Douglas County Courthouse (Nebraska)

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Douglas County Courthouse
Douglas County, Nebraska courthouse 2009.jpg
2009 photo of courthouse.
LocationOmaha, NE
ArchitectJohn Latenser, Sr.
Architectural styleFrench Renaissance Revival
NRHP reference #79003683[1]
Added to NRHPOctober 11, 1979

The present Douglas County Courthouse is located at 1701 Farnam Street in Omaha, Nebraska, United States. Built in 1912, it was added to the National Register of Historic Places in 1979. Notable events at the courthouse include two lynchings and the city's first sit-in during the Civil Rights Movement. Five years after it was opened, the building was almost destroyed by mob violence in the Omaha Race Riot of 1919.

The 1912 building was designed in the French Renaissance Revival style by local architect John Latenser, Sr.. Decorative stonework covers the structure's exterior, and the building serves as a prominent landmark in Downtown Omaha.[2]

First courthouse[edit]

Three years after the city was founded in 1854, on March 18, 1857 the City of Omaha built a jail and courthouse in an area known as Washington Square. It bounded by 15th, 16th, Douglas and Farnam streets. The original courthouse in Douglas County, with a council room and mayor's court room, several offices and jail cells, was opened January 4, 1858.[3]

Second courthouse[edit]

The original building was found to be too small as early as 1869. The current site, a block between 17th, 18th, Farnam and Harney Streets, became available in 1878, and in 1879, a jail was built on the southwest corner of this lot. A completely new courthouse was opened on May 28, 1885.

A 112 x 130-foot (40 m)-wide building, outer walls were covered with sandstone and the inner walls were brick. The dome was iron and sheet metal that was sanded and painted to resemble stone, and was crowned by a 10-foot (3.0 m) statue of Justice. Yule Marble tiled hallways and elaborate wrought iron staircases went throughout the building.[4]

The lynching of Joe Coe occurred outside the Courthouse in 1891. Angered because of believing that a young girl had died after being attacked by him (the girl had not died, and the allegation was never proven), hundreds of men had overwhelmed the small police force. They dragged Coe from his cell and hung him from streetcar cables at the corner of 17th and Harney.[5]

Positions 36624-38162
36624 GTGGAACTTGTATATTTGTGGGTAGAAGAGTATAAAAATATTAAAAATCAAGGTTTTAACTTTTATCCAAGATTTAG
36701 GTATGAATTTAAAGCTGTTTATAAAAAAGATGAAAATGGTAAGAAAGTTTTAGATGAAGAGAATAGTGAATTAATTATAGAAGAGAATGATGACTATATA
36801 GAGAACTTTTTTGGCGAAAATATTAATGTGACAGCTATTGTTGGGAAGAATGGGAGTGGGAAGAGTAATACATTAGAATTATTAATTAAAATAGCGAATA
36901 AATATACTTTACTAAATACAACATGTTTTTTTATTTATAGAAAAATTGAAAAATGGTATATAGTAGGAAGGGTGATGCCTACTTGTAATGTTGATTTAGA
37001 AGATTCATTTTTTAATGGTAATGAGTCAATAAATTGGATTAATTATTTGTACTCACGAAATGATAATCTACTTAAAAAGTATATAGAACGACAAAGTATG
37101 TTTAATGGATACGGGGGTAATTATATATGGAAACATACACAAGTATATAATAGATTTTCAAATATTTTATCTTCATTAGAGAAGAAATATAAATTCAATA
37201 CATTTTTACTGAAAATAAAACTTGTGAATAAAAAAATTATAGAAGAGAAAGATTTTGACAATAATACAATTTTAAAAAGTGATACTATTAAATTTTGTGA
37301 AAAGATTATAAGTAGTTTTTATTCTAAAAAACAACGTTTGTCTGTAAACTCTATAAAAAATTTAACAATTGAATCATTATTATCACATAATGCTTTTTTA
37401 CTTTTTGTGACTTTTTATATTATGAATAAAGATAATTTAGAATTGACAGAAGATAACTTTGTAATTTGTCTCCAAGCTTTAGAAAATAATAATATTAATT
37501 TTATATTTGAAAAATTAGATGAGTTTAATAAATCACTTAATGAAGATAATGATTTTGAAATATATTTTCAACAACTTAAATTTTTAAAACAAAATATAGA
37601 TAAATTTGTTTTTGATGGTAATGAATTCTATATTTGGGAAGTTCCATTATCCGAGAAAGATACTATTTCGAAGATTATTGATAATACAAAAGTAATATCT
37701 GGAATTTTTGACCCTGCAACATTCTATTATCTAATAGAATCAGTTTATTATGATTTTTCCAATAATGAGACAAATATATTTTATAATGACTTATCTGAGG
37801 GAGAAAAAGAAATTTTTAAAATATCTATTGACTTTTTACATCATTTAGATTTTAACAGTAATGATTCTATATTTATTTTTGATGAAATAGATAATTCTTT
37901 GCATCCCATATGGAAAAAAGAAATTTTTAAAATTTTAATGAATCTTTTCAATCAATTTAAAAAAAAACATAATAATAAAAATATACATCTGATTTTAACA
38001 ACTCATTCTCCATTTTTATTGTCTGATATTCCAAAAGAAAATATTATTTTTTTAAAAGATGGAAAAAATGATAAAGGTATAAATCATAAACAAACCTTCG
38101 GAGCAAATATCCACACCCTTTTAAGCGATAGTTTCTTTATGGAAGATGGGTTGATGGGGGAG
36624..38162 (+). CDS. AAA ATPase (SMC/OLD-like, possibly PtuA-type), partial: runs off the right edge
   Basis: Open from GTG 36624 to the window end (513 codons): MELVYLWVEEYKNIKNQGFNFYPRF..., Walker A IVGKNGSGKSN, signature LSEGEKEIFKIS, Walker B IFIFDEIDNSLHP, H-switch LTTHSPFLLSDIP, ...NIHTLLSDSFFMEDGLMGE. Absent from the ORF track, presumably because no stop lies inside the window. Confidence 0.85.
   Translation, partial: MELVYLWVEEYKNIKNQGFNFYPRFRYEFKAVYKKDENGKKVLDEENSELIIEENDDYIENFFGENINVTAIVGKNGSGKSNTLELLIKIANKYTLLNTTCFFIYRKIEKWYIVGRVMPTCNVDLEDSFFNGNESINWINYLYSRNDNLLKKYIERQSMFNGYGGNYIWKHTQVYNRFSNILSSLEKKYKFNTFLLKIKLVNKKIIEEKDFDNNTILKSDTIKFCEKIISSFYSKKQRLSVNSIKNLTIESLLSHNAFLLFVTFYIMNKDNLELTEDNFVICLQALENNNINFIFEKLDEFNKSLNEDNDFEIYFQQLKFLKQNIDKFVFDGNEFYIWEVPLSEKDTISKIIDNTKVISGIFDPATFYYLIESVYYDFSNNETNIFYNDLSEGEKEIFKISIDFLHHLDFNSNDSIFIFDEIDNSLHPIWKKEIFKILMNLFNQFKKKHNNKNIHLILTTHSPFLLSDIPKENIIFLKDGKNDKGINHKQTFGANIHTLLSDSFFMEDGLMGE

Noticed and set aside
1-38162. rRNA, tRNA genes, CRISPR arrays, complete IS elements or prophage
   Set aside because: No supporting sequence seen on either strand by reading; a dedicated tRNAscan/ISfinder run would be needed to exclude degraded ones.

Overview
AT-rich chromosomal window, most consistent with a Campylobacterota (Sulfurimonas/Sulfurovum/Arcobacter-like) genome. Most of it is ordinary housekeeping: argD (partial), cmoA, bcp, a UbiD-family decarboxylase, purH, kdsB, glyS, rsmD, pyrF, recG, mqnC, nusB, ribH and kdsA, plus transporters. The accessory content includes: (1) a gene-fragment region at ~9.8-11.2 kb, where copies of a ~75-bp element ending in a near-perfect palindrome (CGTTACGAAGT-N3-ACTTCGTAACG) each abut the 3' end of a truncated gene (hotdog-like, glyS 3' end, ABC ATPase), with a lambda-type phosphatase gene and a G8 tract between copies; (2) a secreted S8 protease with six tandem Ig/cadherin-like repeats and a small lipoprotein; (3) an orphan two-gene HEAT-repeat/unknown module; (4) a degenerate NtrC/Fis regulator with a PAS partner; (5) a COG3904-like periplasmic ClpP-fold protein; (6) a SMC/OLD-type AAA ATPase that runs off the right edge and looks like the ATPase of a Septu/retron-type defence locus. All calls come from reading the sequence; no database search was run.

When the new courthouse was built, the old building was torn down and recycled. Materials from the old courthouse building were used in the construction of the Lancaster Apartments at 25th Avenue and Marcy Street. The dark stone on the lower two stories and the white pillars at each of the main entrances were from the courthouse, as well as possibly some of the stones in the courtyard wall along the alley.

Present courthouse[edit]

Close up photo of courthouse; present day.

John Latenser, a locally important architect, was hired to design a replacement building in 1908. It opened October 1, 1912. Built south of the old courthouse, the new building is six stories tall along Harney Street and five stories along Farnam. While the exterior walls are covered with unembellished Bedford stone, the interior halls have mosaic floors and marble wainscotings. Hardwood covers the interior of most offices, and vaults preserve county records.

There were county offices on the main floor, second and third floors, and courtrooms on the fourth floor. The Douglas County Jail was on the fifth floor.[6]

In September 1919, following Red Summer and race riots in numerous industrial cities, a mob of thousands of white men from South Omaha surrounded and attacked the Courthouse seeking to lynch an African-American worker named Willy Brown (accused of assaulting a white woman). Young white men broke windows and climbed the outside of the building. After a few hours, thousands more gathered and they set the courthouse on fire to force the police to hand over the suspect. After lynching Brown and the city's mayor Edwards, who was rescued at the last minute, the mob swarmed toward the city's black quarter. They were stopped by federal troops from Fort Omaha, who had been called in to restore order in the city. The military commander posted troops in South Omaha to prevent other mobs from forming.[7]

In 1948, Rev. John P. Markoe, S.J., led an early civil rights effort with an interracial group of about 30 people from Creighton University to hold the city's first sit-in at old Dixon's Cafe next to the courthouse. When the group arrived, the owner told them that white customers would stop coming into the restaurant if blacks were served. In response, the members stayed until the owner agreed to allow African-American patrons.[8]

See also[edit]


  1. ^ "National Register of Historic Places Listings". National Register of Historic Places. National Park Service. 2007-03-30.
  2. ^ "Nebraska National Register Sites in Douglas County", Nebraska State Historical Society. Retrieved 10/12/07.
  3. ^ Sullivan, L. (2003) "Douglas County Courthouse", Archived July 8, 2007, at the Wayback Machine Omaha Public Library. Retrieved 10/12/07.
  4. ^ Sullivan, L. (2003) "Douglas County Courthouse", Archived July 8, 2007, at the Wayback Machine Omaha Public Library. Retrieved 10/12/07.
  5. ^ Taylor, Quintard. (1998) In Search of the Racial Frontier: African Americans in the American West, 1528-1990. W. W. Norton & Company. p. 206.
  6. ^ Wakeley, Arthur. (1917) Omaha: The Gate City and Douglas County Nebraska. Chicago: S.J. Clarke Publishing Company. p 131-33.
  7. ^ Luebke, F.C. (1995) Nebraska: An Illustrated History. University of Nebraska Press. p 246.
  8. ^ Graves, S. (2004) "Black history strong at Creighton" Archived 2007-02-28 at the Wayback Machine, The Creightonian Online, Creighton University, 83(18).

Coordinates: 41°15′25″N 95°56′21″W / 41.25694°N 95.93917°W / 41.25694; -95.93917